Taking all things together, the life lived by the women of Austin at that date was a joyous, genial existence. All had plenty of servants, and they could not then give notice, nor yet pack their little parcel and go without notice so then houses once comfortably ordered, remained so for lengthy periods. Their chief employment appeared to be an endless tucking of fine muslin, and inserting lace in the same. Very little but white swiss or mull was worn, and morning and evening dresses were known by the amount of tucking and lace which adorned them. Some of the women chewed snuff without cessation, and such women, neither “tucked,” nor “inserted.” They simply rocked to-and-fro, and put in a word occasionally. It must be remembered, that the majority of women who “dipped” had likely formed the habit, when it was their only physical tranquilizer, through days and nights of terror, and pain, and watchfulness; and that the habit once formed is difficult to break, even if they desired to break it, which was not a common attitude.
In 1856, I knew of only two pianos in the city of Austin, one was in the Governor’s mansion, the other belonged to a rich Jewish family called Henricks. I think there were certainly more scattered in the large lonely planter’s houses outside the city, but in the city itself, I remember only these two. There was no book store in the city, and books were not obvious in private houses; and if there had been any literary want felt, there was wealth enough to have satisfied it.
How did the women amuse themselves? I often asked myself this question. There was no theatre, no hall for lectures or concerts, no public library, no public entertainments of any kind, except an occasional ball during the sitting of the legislature. Yet for all this, and all this, I reiterate my statement that the women of Austin fifty-six years ago lived a joyous and genial life. It was their pleasant and constant custom to send word to some chosen lady, that they, with Mrs. A. and Mrs. B. were coming to spend the following day with her. If the day was hot, they arrived soon after nine o’clock, got quickly into loose garments and slippers, took out their tucking, and palm leaf fans, and subsided into rocking-chairs. They could all talk well, and by noon were all ready for the delicious dinner sure to be prepared. It consisted usually of young chicken fried in butter, venison roasted with sweet herbs, or the broiled breasts of quails, which cost them about ten cents a dozen, or, if later in the season, a pot-pie of wild turkey. Strong coffee always accompanied the meal, and if any lady could by good luck, or good management, secure milk or cream for a tapioca pudding, or a dish of cup custard, the occasion was memorable. About four o’clock they began to dress, and the carryall arrived; because after half-past-four the invasion of the male might be expected, and it was a point of honor to throw a little mystery around these meetings. Robert once asked me how we had passed the time.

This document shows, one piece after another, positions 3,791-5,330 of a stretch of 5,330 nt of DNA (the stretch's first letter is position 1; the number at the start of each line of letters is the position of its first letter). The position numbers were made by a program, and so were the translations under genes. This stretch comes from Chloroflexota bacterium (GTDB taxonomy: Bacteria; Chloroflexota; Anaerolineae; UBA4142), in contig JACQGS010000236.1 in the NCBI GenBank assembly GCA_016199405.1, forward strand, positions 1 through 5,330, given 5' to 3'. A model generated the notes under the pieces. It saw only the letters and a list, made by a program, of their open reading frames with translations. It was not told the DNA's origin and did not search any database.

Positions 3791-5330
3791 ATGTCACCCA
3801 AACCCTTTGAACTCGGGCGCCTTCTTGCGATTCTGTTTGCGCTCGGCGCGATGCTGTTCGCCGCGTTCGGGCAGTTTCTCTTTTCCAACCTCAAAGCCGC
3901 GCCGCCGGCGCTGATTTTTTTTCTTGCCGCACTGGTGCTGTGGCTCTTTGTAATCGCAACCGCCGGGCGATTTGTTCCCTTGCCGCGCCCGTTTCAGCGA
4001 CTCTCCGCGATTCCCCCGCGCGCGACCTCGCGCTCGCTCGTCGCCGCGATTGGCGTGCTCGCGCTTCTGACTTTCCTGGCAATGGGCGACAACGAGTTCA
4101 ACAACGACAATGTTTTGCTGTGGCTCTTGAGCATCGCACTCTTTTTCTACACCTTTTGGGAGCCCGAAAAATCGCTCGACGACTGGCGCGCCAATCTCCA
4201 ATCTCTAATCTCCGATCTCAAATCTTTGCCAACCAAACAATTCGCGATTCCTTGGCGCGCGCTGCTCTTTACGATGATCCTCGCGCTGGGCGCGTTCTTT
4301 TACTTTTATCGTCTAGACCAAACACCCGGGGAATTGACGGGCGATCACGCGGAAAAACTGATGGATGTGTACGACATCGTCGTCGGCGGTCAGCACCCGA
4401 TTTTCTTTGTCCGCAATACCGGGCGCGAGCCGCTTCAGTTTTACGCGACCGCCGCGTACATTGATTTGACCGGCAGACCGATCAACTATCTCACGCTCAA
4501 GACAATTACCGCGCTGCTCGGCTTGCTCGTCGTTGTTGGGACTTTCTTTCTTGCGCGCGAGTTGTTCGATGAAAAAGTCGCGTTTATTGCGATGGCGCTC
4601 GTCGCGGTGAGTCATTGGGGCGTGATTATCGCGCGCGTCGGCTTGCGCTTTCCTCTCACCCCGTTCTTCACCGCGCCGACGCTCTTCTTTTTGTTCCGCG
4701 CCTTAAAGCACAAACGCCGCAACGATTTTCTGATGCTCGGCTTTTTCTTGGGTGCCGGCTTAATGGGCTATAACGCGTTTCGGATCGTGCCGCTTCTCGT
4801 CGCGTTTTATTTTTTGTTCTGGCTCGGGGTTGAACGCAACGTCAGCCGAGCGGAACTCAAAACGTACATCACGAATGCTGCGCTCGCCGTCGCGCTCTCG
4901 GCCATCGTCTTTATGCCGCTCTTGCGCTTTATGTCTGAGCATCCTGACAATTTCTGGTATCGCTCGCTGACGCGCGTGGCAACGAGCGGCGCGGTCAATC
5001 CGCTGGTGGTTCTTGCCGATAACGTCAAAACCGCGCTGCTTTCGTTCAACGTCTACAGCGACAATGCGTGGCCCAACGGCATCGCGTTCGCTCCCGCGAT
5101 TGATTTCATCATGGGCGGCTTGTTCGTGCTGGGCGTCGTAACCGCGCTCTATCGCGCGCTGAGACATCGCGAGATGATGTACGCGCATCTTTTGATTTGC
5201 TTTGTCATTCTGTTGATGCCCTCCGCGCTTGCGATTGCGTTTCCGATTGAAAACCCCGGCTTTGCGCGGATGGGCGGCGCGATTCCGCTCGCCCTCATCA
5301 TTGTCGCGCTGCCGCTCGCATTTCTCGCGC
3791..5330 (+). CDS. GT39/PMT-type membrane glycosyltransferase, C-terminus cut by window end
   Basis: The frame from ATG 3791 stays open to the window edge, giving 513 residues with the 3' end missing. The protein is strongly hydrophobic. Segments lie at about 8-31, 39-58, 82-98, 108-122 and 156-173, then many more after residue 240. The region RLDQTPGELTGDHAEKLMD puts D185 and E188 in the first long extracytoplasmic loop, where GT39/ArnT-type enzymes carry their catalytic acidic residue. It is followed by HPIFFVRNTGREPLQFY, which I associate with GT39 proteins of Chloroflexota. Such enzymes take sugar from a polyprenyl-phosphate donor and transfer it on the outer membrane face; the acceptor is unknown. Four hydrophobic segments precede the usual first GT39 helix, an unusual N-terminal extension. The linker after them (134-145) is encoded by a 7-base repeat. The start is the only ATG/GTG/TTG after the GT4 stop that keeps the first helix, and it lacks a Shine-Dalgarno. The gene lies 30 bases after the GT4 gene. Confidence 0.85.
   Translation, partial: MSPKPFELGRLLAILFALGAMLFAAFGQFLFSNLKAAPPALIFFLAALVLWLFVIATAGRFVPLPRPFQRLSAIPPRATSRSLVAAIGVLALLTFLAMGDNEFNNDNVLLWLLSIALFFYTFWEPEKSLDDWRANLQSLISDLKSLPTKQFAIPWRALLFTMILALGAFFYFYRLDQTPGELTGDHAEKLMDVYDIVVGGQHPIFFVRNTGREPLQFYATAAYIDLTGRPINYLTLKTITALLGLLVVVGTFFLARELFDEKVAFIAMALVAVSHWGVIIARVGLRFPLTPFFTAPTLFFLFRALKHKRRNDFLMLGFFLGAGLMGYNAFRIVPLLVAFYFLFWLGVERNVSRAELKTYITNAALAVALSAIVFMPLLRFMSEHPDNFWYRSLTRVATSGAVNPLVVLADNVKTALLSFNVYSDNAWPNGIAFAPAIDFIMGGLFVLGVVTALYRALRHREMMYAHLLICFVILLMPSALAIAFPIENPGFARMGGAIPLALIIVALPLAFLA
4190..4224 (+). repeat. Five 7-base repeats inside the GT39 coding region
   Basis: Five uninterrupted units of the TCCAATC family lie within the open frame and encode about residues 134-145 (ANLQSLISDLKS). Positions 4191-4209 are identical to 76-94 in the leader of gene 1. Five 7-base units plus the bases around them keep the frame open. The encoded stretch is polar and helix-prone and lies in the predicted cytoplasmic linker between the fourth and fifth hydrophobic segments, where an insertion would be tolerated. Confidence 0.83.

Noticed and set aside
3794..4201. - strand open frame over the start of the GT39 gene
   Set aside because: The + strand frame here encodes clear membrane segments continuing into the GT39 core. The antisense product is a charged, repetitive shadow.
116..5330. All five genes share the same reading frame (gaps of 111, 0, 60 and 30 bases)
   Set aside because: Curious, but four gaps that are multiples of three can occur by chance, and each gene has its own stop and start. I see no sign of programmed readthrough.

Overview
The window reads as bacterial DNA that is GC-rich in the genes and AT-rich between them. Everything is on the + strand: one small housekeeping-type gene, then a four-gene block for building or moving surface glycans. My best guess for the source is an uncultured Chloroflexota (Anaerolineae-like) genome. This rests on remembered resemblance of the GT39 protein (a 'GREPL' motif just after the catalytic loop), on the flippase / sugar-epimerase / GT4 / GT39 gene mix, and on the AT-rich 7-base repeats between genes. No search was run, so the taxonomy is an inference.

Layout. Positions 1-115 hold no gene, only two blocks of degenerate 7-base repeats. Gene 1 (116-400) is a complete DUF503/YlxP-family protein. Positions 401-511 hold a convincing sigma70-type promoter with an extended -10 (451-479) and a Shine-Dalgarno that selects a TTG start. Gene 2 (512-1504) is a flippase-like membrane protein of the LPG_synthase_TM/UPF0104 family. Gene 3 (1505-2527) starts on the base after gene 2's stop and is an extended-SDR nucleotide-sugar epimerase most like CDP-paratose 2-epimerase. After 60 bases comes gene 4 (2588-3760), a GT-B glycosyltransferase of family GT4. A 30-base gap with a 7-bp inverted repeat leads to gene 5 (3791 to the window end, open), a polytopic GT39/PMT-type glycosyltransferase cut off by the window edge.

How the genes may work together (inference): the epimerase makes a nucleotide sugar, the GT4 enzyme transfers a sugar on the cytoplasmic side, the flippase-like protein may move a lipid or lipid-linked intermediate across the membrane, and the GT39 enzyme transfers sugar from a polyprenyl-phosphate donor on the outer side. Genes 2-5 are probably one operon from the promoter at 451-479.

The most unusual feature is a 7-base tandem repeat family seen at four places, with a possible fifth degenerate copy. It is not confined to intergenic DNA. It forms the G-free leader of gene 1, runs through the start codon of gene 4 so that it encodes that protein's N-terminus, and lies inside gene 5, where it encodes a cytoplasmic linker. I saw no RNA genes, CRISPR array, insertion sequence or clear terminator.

“In different ways,” I answered.
“You talk of course?” he continued.
“Yes, we talk.”
“Can you not tell me some of them?”
“It is not worth while, Robert.”
“You do not wish to tell me?”
“It might be, that you are afraid to tell.”
“It might be.”
“Tell me, Milly. Don’t be provoking.”
“You never tell me, Robert, what George Durham, and Mr. Simcox, and Wash Hill, and the rest of your companions talk about. You always say, if I ask you, ‘It is not worth telling.’”
But when the evening shadows fell, and we sat outside under the great planets shining above us—and apparently twice the size they appear in more northern latitudes—the sweet influences of the Pleiades were too powerful to resist, and I generally then confided to Robert any touching or amusing incident, that had been talked over by us. But sometimes Orion was in the ascendant, and his binding virtues helped me to keep silence, and to be provoking. It must have been Orion at these times, for there is naturally nothing secretive about me.
Our topics were nearly always strictly local, and men dearly love local topics, for instance there was a very pretty old lady frequently present, no matter where the meeting was held. She was a Mrs. R——, aged about sixty-five, the wife of an old Texan Major who had been in every scrimmage that had occurred between the Trinity and the Rio Grande. He was a hale, handsome man far in his eighties, and had virtually lived with his rifle in his hand—on the whole a rather unmanageable human quantity, except in the hands of his pretty little wife. Being near neighbors she was in my house nearly every day, and perhaps the most welcome visitor we had. She was a Highland Scotch woman, from the city of Perth, still beautiful, and always dressed with piquant suggestion of her native land. Robert paid her great attention, and she sent Robert, three or four days every week, a basin of the Scotch broth he loved so naturally, and to which I had never been able to impart the national flavor.